But that is no longer a significant factor.
The G7, a group of nations which are regularly used as a basis for statistical comparison, are measured on the basis of total registered Covid deaths, adjusted by population.
There is a chance that differences could be partly down to how Covid deaths are counted in different countries. So excess deaths, which measures total deaths over and above the usual level in previous years in that period, offers a broader way of comparing.
Importantly, this would measure not just direct deaths from Covid-19, but deaths arising from the shutdown of part of the health system and the economy too. But different nations have different population structures and existing public health characteristics, such as levels of obesity.
Comparing countries’ excess deaths as a percentage of normal deaths is one way to capture some of that. But it is important to do that over the same length of time, to enable a like-for-like comparison. A standard method of calculation of usual deaths, used by the Office for National Statistics for example, is the average of deaths in the same weeks in previous years. There is a variety of ways of tweaking that, as data improves.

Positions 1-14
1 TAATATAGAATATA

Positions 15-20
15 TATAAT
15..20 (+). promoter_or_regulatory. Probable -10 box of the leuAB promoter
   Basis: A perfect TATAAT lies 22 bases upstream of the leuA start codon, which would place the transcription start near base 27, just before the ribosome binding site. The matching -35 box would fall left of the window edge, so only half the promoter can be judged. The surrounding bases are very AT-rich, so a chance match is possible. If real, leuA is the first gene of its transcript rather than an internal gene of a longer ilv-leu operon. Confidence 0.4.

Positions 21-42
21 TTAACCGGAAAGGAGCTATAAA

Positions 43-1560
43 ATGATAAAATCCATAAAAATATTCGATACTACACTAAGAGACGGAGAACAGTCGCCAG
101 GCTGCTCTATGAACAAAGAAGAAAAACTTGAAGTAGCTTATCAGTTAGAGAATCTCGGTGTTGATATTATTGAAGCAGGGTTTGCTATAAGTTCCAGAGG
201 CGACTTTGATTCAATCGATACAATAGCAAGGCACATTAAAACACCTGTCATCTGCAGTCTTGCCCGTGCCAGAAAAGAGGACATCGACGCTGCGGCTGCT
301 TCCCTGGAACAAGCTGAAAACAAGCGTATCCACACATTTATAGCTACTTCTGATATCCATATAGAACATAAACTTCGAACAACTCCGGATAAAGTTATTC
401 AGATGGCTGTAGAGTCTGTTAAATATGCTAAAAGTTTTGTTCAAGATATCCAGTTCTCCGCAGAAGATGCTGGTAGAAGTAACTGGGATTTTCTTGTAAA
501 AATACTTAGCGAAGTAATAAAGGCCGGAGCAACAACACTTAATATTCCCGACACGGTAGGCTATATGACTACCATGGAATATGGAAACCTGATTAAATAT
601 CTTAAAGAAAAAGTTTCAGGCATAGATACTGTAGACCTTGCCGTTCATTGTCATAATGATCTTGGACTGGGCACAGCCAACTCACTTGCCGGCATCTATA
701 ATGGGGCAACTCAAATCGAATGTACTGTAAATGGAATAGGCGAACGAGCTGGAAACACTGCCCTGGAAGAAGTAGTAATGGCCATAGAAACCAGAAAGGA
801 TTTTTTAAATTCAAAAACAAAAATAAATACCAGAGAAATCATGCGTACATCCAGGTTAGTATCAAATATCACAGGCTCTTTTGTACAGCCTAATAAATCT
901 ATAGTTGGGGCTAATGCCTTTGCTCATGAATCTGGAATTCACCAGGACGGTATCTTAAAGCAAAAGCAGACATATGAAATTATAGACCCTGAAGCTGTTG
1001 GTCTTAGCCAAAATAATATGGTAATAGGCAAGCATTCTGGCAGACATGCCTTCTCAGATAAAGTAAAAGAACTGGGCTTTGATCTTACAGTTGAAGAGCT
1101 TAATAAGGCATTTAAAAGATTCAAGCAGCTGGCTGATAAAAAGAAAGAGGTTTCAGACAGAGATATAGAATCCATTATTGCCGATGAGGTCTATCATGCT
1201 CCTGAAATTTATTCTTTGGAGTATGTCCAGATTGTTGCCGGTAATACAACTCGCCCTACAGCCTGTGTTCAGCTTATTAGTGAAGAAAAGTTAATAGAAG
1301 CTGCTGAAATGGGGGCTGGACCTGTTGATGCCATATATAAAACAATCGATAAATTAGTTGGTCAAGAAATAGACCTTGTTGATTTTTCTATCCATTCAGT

But, says Charles Tallack of the Health Foundation, we can make useful comparisons now: “Excess deaths measures the totality of a pandemics impact on the populations, the deaths from Covid. And deaths, which might not have been caused by Covid, but have been caused by people, for example, not using health services during the pandemic period.”
Among the G7, the UK is currently the hardest-hit country. So that raises important questions. Understanding how countries are different is a really important part of learning the lessons for potentially a second wave or a future pandemic.
We do now have comparable figures for the world’s biggest economies, and Europe’s hardest-hit nations, for nearly three months of the peak of the pandemic.
As the first wave of the pandemic closes, and excess deaths return to normal levels, some initial informative comparisons can be made.
While it is possible the picture might change in the future, these results are stable over different methods and when many countries are through the first wave. And they raise important questions about the policies that have worked so far, and that would work in a second wave.
But we will update these analyses as new data emerges.